With a presence as intense as it is captivating, it is little wonder that Jon Aeydn King is as dynamic as his writings. With two books already under his belt, he returns with PostHuman Blaze, an illustrated photography and what he is terming a ‘future download’ poetry book. I pulled back the curtain to take a closer look at the powerful narrative web he weaves in his work.
A ball of uncontained energy, Jon is a story-teller by nature and it is this aspect of himself that primarily motivates him to give birth to his topsy-turvy tales of dark beauty.
“This book, more than any of the others, came out thanks to an overwhelming urge for me to explain things. As a person, I feel this physical need to explain everything around me and what I’m seeing.
“This feeling is so very intense that when I don’t give in to it, it almost feels like I’m going to explode from the inside because my fight becomes internalised. I feel this burning want to utilise what skills I have,” he says, adding that he considers his writing as a craft of passion, a spilling out of imagery that happens very quickly.
“I just have this uncontrollable desire to put a lens on things. I want to explain that which goes beyond the surface.”
Divided into three parts, PostHuman Blaze is Jon’s love letter to the truth, where he does not shy away from shining a torch on all the rawness and grittiness that many would usually feel inclined to shy away from.
“I think when people read my work they are either going to get a sense of relief and empathy or they are going to be triggered by it. Either way, I would like for this to be the start of a switch. Maybe it is my background as a video producer but I have written many poems where the reader gets this sense of seeing a scene take place.”
He describes one poem, about kissing in their ball gowns, where the reader is able to see everything unfold in front of him.
“My lens narrows and focuses on things and makes the reader a voyeur, because I think it’s important to bring to light scenes that are not usually focused on. I’m interested in peeping behind walls, curtains and veils. I want to know what’s happening behind the scenes because that is reality.”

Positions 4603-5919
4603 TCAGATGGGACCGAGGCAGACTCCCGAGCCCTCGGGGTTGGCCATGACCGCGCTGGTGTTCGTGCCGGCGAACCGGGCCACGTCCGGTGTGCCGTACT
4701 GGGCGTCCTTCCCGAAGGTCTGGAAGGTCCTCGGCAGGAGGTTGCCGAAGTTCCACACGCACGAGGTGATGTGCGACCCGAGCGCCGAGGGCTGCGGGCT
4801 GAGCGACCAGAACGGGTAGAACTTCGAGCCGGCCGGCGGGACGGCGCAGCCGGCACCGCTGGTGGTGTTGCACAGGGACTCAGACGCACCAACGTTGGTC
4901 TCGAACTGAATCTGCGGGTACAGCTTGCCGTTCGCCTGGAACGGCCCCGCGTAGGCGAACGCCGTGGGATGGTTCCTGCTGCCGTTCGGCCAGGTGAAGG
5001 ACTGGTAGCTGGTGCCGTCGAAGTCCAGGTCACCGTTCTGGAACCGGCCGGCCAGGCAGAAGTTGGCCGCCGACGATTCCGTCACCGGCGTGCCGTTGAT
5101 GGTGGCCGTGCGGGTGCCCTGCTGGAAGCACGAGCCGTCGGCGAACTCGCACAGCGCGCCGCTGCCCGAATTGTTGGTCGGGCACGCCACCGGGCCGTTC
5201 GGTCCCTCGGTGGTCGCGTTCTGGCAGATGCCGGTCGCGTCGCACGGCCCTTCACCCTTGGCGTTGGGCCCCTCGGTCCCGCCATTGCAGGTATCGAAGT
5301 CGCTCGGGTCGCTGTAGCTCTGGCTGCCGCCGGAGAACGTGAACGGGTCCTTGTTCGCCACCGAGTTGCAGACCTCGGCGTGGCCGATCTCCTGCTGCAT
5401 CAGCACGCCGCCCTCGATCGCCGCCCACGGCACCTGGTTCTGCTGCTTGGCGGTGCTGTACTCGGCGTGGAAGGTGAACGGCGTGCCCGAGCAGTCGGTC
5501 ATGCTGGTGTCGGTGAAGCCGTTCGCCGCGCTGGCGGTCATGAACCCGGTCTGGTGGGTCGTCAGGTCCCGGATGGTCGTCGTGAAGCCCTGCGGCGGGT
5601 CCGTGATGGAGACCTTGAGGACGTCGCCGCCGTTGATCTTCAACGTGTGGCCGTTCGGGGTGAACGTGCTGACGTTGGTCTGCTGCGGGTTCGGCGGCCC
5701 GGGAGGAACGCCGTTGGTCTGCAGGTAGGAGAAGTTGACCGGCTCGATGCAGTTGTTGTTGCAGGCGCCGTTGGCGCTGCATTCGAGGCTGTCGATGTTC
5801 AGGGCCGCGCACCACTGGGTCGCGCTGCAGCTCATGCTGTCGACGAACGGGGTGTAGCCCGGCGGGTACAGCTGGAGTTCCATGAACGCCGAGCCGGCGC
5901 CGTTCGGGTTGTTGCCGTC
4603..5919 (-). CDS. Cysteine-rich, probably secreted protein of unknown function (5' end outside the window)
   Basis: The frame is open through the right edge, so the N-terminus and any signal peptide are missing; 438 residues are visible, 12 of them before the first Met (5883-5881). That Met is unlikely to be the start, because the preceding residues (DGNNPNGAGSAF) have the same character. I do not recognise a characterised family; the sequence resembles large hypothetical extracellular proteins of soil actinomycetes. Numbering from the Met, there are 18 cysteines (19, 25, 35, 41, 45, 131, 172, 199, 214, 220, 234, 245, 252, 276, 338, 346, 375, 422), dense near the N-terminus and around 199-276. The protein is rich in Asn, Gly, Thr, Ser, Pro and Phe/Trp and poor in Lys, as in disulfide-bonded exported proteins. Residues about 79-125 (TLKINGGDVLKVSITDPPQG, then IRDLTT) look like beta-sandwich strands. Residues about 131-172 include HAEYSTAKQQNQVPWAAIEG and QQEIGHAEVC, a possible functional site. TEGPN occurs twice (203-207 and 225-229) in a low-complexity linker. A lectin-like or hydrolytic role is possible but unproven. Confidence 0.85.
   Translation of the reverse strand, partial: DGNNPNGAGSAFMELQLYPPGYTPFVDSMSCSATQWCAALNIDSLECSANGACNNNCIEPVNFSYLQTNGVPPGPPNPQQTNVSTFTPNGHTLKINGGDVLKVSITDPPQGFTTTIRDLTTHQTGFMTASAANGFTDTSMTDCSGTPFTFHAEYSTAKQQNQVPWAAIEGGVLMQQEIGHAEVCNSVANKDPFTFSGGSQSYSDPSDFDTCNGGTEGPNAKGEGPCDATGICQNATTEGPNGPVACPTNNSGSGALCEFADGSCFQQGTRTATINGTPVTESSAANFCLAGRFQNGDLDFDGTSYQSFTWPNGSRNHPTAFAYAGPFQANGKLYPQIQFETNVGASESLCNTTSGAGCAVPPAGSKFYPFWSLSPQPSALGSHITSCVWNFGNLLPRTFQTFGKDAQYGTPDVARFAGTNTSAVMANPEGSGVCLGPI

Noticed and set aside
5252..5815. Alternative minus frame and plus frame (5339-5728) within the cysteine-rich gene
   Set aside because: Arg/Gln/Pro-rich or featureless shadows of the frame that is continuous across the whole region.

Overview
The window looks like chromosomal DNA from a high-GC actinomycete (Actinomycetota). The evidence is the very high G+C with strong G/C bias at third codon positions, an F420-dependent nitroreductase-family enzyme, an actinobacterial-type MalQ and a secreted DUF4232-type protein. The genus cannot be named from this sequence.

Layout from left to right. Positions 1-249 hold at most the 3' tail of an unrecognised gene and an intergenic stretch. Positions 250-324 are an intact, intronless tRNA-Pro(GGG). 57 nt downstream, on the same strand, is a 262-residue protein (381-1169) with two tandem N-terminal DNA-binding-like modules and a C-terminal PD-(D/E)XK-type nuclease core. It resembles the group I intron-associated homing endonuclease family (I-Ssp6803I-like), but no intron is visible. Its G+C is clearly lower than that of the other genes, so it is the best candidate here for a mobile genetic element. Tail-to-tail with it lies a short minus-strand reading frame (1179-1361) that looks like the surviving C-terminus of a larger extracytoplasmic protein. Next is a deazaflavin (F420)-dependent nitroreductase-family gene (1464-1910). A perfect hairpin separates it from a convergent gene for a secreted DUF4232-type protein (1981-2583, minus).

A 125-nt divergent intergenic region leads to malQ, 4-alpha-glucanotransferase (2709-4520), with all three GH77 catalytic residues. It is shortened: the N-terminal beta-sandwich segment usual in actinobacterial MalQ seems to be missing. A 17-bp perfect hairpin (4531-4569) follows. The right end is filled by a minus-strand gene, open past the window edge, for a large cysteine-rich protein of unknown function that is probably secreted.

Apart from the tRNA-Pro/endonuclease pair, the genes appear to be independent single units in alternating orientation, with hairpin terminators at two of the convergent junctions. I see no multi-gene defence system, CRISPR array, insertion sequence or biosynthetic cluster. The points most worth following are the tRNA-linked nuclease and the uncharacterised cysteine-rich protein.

Jon’s creative process when arriving at the very heart of things is nothing if not multi-layered.
“For me, writing is a very spiritual journey. I am meditative and I focus very much on allowing thoughts to develop. You can’t be overloaded if you want to be able to absorb. There are three or four people from whom I get direct feedback, which is great because their reactions are so very different from each other. With every book there’s different visual imagery, but the same desire to be artistic and to tell a story.”
Jon ascribes the placeless and genderless slants he uses in his work to his background in psychology.
“There is a balance between male and female and I have an honest preference not to specify pronouns. When I was doing my Bachelors in Psychology, a lecturer made me aware of the impact that pronouns can have, and I think part of the reason why I don’t specify gender is that it became habitual for me not to think in terms of male or female. It’s not conscious, but it has become part of my style. To be honest, for me this piece of work is far more about responding to a higher calling than about specific gender.”
So how would he describe this higher calling? “I want the work to be a trigger for people to be forward thinkers. We are all called to answer to something greater, and if we fall prey to our base urges of money and sex, we will get lost. It’s not money and sex in themselves which are the problem, but the mindset behind them. We are all here on borrowed time and we will only be able to change things for the better if we are willing and able to respond to our own post-human shift. We can do better with the time we have been given.”
PostHuman Blaze will be launched on December 11 at 7pm at Rumours Pietà Boċċi Club. The event is open to the public.
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